Though Mollies are omnivorous, but it is advised that they are feed high herbivorous content.
Mollies are better kept in limited numbers and the tank should not be overstocked. Any impact on account of built up of ammonia may severely and adversely affect the health of mollies. It is recommended that water change to the extent of 25% to 30% is done every week. In case the aquarium is large the partial water change can be done fortnightly or even monthly. Good filtration system will essential to maintain the water parameters. You could use filter or external filters as mollies are not comfortable in heavy water movements.
The compatible tank mates for mollies ideally would be mollies or other members of the life bearer family. Mollies are known for fin nipping habit but they themselves have extensive fins therefore it is advisable not to keep fin nipper like tiger barbs as tank mates.
The size of the White Molly on display is roughly 1.5 to 2.5 inches.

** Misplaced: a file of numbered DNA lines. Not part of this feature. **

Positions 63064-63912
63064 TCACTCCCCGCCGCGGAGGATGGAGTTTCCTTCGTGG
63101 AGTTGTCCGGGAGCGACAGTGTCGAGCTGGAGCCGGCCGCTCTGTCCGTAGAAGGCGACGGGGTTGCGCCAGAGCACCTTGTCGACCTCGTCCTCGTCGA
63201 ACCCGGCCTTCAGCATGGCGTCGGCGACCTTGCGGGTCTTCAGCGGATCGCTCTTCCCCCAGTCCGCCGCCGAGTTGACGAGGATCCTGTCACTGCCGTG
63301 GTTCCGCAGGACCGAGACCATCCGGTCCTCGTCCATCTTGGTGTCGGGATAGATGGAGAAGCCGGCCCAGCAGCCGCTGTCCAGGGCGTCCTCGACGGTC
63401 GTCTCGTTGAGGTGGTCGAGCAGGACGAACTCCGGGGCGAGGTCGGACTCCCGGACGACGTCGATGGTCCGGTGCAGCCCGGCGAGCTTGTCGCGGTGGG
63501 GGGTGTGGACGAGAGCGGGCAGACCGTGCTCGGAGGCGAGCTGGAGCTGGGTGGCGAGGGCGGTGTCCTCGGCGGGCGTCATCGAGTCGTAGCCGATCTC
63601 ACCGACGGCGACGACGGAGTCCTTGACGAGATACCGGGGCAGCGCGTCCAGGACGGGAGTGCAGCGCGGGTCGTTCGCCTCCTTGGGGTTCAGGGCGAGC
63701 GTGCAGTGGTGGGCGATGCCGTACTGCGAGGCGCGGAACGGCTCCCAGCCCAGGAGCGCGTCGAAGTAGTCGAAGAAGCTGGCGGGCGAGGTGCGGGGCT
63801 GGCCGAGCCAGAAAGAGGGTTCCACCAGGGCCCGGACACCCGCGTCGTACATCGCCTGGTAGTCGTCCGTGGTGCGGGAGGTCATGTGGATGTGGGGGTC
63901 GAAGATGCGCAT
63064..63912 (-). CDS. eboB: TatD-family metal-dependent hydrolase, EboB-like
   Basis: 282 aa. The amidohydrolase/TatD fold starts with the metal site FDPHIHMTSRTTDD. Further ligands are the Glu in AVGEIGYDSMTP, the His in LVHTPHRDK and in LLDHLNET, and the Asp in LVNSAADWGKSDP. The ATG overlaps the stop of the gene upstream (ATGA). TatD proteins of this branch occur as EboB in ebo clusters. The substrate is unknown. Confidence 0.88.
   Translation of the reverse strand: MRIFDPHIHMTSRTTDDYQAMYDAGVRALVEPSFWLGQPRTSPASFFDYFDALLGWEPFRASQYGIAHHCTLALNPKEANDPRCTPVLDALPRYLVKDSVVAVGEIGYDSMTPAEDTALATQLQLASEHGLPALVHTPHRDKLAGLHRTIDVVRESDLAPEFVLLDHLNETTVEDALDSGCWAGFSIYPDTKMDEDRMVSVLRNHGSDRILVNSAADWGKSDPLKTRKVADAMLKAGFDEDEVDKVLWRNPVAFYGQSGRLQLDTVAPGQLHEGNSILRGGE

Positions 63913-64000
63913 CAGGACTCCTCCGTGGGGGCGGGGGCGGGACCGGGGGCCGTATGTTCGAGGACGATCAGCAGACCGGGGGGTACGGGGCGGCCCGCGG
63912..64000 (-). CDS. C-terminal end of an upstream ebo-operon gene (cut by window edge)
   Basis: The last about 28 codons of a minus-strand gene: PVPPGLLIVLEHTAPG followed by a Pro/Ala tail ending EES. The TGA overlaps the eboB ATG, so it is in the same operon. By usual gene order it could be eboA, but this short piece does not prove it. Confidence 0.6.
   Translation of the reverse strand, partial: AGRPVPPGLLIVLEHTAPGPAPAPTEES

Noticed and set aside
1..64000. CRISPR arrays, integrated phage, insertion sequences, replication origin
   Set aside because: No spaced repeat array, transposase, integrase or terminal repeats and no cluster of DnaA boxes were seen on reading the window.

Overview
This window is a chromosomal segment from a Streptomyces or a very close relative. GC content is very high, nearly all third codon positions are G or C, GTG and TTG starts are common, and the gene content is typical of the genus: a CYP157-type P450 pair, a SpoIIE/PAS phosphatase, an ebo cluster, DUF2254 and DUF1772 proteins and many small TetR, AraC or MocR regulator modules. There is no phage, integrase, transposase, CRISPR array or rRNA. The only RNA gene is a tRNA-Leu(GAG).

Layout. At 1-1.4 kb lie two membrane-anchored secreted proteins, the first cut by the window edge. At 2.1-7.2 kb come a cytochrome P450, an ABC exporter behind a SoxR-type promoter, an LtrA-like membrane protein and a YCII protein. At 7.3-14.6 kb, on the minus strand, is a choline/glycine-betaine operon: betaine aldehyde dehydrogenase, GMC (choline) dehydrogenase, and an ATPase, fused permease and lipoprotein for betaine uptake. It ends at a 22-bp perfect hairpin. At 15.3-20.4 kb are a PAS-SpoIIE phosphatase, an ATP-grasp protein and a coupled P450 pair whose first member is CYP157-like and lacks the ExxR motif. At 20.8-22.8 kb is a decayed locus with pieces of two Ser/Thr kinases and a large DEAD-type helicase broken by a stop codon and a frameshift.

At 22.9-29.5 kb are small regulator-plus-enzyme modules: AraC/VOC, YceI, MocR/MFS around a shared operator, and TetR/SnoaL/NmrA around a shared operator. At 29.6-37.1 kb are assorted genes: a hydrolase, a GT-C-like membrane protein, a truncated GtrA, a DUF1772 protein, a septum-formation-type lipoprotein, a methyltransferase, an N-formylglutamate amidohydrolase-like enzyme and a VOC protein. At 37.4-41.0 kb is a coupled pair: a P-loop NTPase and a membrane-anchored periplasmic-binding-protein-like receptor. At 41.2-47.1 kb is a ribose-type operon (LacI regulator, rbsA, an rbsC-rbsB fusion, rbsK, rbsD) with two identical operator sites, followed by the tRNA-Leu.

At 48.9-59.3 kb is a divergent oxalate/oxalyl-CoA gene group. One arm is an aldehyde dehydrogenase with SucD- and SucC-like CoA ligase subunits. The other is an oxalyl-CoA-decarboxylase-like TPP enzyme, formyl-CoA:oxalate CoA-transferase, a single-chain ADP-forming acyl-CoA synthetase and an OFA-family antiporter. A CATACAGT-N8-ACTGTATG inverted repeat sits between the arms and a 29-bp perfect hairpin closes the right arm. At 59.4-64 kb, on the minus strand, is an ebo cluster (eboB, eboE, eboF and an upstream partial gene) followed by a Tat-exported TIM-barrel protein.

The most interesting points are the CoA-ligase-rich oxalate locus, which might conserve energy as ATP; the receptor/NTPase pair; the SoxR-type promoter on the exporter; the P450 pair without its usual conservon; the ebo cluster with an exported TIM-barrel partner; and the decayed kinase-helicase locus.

They grow up to 3 inches and have a life span of 5-6 years depending upon care and maintenance. this fish is extremely good choice for any beginner hobbyist as it is very robyst and tolerant to wild variety of water condition, it’s a very hardy fish and on account of their exception active nature they are not appropriate choice and tank mates for passive and shy inhabitants as they are constantly on the move and can harass others in the tank which could cause problem in shy varieties of tank mates.
They are omnivorous and would eat anything that they are fed twice or thrice a day.
Partial water change of 25% every week would be recommended if the tank is not densely stocked.
It would be appropriate to have school of 7 or more Black widow tetra in a minimum of 25-30 gallon aquarium. in case of black tetra more fishes would make them more comfortable. the filtration system needs to be a high quality without creating much water turbulence as these fishes prefer slow water movement.